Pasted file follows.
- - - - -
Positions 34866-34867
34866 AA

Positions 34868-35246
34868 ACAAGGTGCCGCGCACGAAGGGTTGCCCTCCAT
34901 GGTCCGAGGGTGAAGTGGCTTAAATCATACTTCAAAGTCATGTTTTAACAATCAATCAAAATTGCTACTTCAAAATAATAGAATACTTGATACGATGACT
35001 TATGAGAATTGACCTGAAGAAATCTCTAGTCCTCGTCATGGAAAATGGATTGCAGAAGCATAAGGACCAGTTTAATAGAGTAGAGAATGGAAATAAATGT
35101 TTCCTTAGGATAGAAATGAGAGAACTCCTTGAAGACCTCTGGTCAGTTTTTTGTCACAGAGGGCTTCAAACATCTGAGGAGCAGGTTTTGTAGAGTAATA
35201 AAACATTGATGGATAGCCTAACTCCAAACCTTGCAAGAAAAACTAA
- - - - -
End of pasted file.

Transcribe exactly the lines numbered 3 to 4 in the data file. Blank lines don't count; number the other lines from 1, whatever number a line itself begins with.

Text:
Positions 34868-35246
34868 ACAAGGTGCCGCGCACGAAGGGTTGCCCTCCAT